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Parenting a Shy Child is Emotionally Draining

Dylan has always been our shy guy.

He’s never been the type of kid to blindly insert himself into a group of children. Unless he knows, and is comfortable with, the group as a whole he stands back and watches them play. You can tell that he wants to get involved, he just can’t bring himself to join in the fun.

He’s never been a performer. Unless he’s in our living room in his underwear, in which case he turns into Liberace.

The first few days of Kindergarten and First Grade were heartbreaking. I knew he was shy and uncomfortable and nervous and I was pained for him.

He worries about what friends will be at school every day and what he will do if someone is absent. The thought of the few kids that he is comfortable with being out of school at the same time makes him physically ill.

There are often tears at the mere mention of a playdate.

I hate seeing him like this, but I have no idea how to break him out of his shell.

Yesterday before school he was, once again, a weepy, clingy mess. I think part of it was that he’d been out of his normal routine for so long, on account of Thanksgiving break and being sick. He didn’t want to join the kids on the playground, and instead stood with his head buried in my side until the bell rang. I left him standing in line for class, with tears streaming down his face.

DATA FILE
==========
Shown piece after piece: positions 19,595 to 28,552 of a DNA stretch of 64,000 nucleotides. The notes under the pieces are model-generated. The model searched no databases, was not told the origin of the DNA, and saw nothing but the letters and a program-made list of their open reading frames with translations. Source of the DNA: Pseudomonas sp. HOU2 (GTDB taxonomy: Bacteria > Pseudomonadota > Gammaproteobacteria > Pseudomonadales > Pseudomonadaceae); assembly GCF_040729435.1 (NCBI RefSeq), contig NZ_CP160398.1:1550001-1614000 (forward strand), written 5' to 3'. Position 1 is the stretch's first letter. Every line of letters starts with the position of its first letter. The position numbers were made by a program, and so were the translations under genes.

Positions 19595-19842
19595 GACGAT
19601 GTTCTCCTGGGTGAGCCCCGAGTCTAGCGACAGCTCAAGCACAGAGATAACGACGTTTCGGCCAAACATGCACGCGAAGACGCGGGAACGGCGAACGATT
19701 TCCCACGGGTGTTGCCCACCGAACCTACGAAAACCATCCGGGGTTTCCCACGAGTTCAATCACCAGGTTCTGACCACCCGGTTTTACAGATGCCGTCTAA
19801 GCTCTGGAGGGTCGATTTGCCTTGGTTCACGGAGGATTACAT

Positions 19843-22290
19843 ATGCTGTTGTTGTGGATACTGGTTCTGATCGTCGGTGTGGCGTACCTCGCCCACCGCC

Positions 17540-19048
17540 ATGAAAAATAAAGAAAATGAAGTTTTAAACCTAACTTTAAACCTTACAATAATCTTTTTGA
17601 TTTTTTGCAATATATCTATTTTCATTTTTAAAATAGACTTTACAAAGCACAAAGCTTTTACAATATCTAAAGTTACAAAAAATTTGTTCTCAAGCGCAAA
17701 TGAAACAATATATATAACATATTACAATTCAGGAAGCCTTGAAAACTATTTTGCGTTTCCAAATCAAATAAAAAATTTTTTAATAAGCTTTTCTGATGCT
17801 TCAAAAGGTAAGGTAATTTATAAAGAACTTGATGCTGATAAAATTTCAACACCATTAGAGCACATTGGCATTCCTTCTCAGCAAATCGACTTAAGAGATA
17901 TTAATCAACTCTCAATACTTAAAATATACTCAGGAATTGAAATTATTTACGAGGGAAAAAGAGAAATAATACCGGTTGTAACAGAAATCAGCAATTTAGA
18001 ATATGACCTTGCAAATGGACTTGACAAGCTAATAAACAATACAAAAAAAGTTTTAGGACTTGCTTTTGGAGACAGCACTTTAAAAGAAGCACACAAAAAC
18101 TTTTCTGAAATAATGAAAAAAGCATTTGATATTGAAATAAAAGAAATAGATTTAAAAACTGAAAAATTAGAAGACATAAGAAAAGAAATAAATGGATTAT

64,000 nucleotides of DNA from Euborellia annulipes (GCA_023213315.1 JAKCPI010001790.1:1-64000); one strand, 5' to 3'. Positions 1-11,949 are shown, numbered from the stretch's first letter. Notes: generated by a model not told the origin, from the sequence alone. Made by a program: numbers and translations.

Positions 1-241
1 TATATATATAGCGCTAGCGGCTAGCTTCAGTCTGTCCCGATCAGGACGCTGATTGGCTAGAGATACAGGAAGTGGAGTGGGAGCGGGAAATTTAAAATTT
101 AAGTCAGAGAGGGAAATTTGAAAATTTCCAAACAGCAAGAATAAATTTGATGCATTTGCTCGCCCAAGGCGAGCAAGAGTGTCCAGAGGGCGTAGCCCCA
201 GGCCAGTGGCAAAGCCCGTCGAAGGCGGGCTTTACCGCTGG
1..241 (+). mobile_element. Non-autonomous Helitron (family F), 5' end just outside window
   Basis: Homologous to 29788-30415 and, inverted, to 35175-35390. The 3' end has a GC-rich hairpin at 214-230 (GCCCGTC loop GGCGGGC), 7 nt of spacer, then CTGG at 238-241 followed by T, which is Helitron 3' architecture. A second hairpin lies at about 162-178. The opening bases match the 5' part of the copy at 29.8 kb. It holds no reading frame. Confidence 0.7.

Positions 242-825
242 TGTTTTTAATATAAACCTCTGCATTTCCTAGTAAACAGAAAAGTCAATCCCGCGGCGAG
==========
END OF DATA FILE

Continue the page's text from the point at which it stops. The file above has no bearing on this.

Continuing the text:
And I spent the entire day worrying about him. Had he acclimated? Was he sitting by himself at lunch? Did he spend recess on the outskirts, watching the other kids play?

Of course, at school pick-up he was perfectly happy and told me about who he’d eaten lunch with and what they had played at recess. This morning at drop-off I stopped to talk to another parent and he ran off with a buddy, without even giving me a second glance.

I suppose this is going to be the story of our lives for the foreseeable future. Adolescence is hard on kids, but I think it’s safe to say that it’s just as hard on the parents.

Do you have a shy child? Have you figured out any strategies to help them be more comfortable in social situations?

 

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